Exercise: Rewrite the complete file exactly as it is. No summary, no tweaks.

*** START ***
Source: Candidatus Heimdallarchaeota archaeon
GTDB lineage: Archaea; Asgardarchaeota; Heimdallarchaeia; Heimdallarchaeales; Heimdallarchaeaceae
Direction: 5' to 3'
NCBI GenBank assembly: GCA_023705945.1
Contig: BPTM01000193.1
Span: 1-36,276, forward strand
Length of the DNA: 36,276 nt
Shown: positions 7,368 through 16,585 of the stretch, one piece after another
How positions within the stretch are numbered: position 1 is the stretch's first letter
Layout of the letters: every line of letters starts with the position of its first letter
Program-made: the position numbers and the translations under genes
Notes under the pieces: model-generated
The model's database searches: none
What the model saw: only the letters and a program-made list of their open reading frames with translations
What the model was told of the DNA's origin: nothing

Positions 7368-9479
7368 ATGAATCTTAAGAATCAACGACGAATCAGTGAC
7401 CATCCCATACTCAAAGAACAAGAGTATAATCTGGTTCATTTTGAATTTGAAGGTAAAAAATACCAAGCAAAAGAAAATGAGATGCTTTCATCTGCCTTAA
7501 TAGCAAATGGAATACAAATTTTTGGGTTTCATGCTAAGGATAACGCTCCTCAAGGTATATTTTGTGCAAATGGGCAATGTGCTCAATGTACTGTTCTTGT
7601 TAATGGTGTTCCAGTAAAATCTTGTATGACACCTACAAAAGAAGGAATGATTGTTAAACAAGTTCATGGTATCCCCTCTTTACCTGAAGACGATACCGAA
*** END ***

Source: Candidatus Heimdallarchaeota archaeon
GTDB lineage: Archaea; Asgardarchaeota; Heimdallarchaeia; Heimdallarchaeales; Heimdallarchaeaceae
Direction: 5' to 3'
NCBI GenBank assembly: GCA_023705945.1
Contig: BPTM01000193.1
Span: 1-36,276, forward strand
Length of the DNA: 36,276 nt
Shown: positions 7,368 through 16,585 of the stretch, one piece after another
How positions within the stretch are numbered: position 1 is the stretch's first letter
Layout of the letters: every line of letters starts with the position of its first letter
Program-made: the position numbers and the translations under genes
Notes under the pieces: model-generated
The model's database searches: none
What the model saw: only the letters and a program-made list of their open reading frames with translations
What the model was told of the DNA's origin: nothing

Positions 7368-9479
7368 ATGAATCTTAAGAATCAACGACGAATCAGTGAC
7401 CATCCCATACTCAAAGAACAAGAGTATAATCTGGTTCATTTTGAATTTGAAGGTAAAAAATACCAAGCAAAAGAAAATGAGATGCTTTCATCTGCCTTAA
7501 TAGCAAATGGAATACAAATTTTTGGGTTTCATGCTAAGGATAACGCTCCTCAAGGTATATTTTGTGCAAATGGGCAATGTGCTCAATGTACTGTTCTTGT
7601 TAATGGTGTTCCAGTAAAATCTTGTATGACACCTACAAAAGAAGGAATGATTGTTAAACAAGTTCATGGTATCCCCTCTTTACCTGAAGACGATACCGAA